What do the words Sin and Hell have in common?
No, it's not that one leads to the other.
Any other ideas?
Ok...well the surprising fact is that neither of these words are actually originally in the Bible!
Let's take a closer look at sin and see what we find (you can find more of a discussion of hell over at the Faith of the Dead site).
Sin comes from the Old English word "syn" - its original roots are in the Latin words "sons" and "sont-is," which mean "guilty." In has taken on very strong associations from it's Catholic usage denoting guilt for the things we do wrong. Although this is certainly included in the original Biblical texts, the original words that have been replaced by 'sin' have a much broader perspective.
Some of you may have already discovered that the original Biblical words ("hatat" in Hebrew and "Amartia" in Greek) were terms related to archery and embodied a concept of shooting at a target, hitting the target broadly but missing the bullseye...they translate more literally as "missing the mark."
This is what Paul means when he says that all of us have "fallen short" of the glory of God...he's picturing our lives as arrows that are fired across the course of our living at a target of representing God's character...and acknowledging left we all fall short of the mark (Romans 3:23).
You see the same concept being used in Judges 20:16 which describes a group of left-handed Benjamite soldiers who were so skilled they could "sling a stone at a hair and not miss," whereas Leviticus 4:27 describes the required sin offering for someone who "sins unintentionally" (ie those who are intending to aim at the target of matching up to God's character, but end up falling short and missing the mark).
Remember our conversation about confession and there being four key things we need to confess: our individual sin, the sins of our ancestors, the fact the we are not God, and the fact that Jesus is the Christ.
Why does this broader understanding of sin matter, and how does it relate to community?
This quote from Jewish site J Weekly outlines it beautfully:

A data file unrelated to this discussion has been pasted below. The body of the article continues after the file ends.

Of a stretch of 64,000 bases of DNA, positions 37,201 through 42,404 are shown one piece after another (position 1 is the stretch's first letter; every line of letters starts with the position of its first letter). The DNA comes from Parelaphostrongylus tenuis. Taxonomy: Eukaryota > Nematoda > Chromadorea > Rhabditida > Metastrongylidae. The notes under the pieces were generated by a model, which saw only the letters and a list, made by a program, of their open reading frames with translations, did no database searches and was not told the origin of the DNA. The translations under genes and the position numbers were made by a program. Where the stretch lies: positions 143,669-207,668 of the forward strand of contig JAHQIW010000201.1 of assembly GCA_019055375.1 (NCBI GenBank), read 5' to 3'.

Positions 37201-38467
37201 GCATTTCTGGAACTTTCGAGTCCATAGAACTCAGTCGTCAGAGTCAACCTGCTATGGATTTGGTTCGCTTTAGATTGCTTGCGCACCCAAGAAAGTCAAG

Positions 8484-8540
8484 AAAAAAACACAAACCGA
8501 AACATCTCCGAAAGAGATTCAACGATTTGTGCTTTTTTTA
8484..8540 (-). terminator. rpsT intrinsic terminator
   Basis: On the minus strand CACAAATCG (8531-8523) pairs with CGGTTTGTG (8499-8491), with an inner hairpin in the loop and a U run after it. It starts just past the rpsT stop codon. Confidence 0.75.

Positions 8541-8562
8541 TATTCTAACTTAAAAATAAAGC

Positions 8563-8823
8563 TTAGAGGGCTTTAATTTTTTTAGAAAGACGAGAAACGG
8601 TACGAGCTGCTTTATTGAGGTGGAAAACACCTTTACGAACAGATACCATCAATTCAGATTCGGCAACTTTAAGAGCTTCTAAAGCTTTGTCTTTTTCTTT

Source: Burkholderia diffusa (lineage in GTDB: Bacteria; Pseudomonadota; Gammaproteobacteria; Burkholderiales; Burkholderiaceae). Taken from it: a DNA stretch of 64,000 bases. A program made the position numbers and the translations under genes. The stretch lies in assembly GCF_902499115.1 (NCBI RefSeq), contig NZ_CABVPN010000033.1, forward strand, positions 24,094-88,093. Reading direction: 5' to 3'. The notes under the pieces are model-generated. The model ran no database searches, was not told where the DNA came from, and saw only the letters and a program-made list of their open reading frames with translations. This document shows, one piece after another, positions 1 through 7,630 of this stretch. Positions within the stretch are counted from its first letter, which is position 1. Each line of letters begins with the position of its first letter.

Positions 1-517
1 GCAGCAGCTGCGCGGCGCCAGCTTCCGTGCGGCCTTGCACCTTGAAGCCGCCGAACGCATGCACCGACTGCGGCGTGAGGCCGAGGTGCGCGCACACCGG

“One has a tendency to miss the mark; one behaves in a way inaccurately; one misses the mark and so one needs a ceremony of atonement; others help one undergo that ceremony.”
We need others to help us with the process of finding God in place of our weaknesses. It's a beautiful picture that again suggests one reason we perhaps don't experience the life of community we are supposed to find in becoming Church together is because we don't live in honest recognition of our weaknesses (which isn't to say we should wallow...just that we should have an honest estimation of ourselves: Romans 12:3 makes this point).
In the powerpoint slides you below you'll find a range of scriptures that expand on these concepts of sin in both the Old and New Testaments.
The key thing for the moment though is that the concept of sin is much broader than all the things I do wrong, or anytime I give into the temptation of evil. It's all about aiming to live in a constant embodiment of God's character and aiming to reflect him to this world...and recognising that although we will fail to achieve this perfectly, if we live in honest recognition of that and continually restore each other, then he will overcome our weaknesses and the world will know he is real (that's kind of a whirlwind mash up of Rom 3:23, Rom 12:3, 2 Cor 12:9 and Jesus' prayer in John 17).
In a world where the very foundation of creation is based in love and self-sacrifice, actions that embody selfishness, exploitation and greed are like a virus - a foreign body that corrupts the system they are introduced into. Or like graffiti that vandalises and obscures the original artwork it now covers up.
These sorts of concepts fit perfectly with the original view of sin as missing the mark of God's character. It's from a deep understanding of exactly this concept that David, when confronted with his own sin, repents by saying: "Against you and you only have I sinned" (Psalm 51:4).
- In the Old Testament, sin is transgression ('going against') the Law
- The Law embodies God's character
- Going against that replaces life with death
- Deliberate sin is partnering with the kingdom of darkness
We are called to help release the power of the kingdom of heaven here - Jesus has set his kingdom among us and given us the keys to its doors. As we confront the powers of hell around us and invite the the kingdom of God of God to pour through our lives, we increasingly displace the kingdom of darkness - reducing it's territory. Seeing the fruit of that is a wonderful thing!
However, when we sin we fail to embody God's being here (conversely, when we do succeed we shine like stars and "in this world, we are like him" 1 John 4:17). Worse though is when we willfully and knowlingly sin - in those moments we are actually partnering with the kingdom of darkness. That brings death. When I die, the last thing I want to be told is that through my sin, I helped the kingdom of darkness gain a foothold in my community.
That is why Jesus could walk fearlessly towards the cross, recognising that Satan was coming for him (who is perhaps the world's greatest example of premature anticipations of victory!) and announce:
"The prince of this world is coming. He has no hold over me."
Let's pray that, increasingly, we can say the same!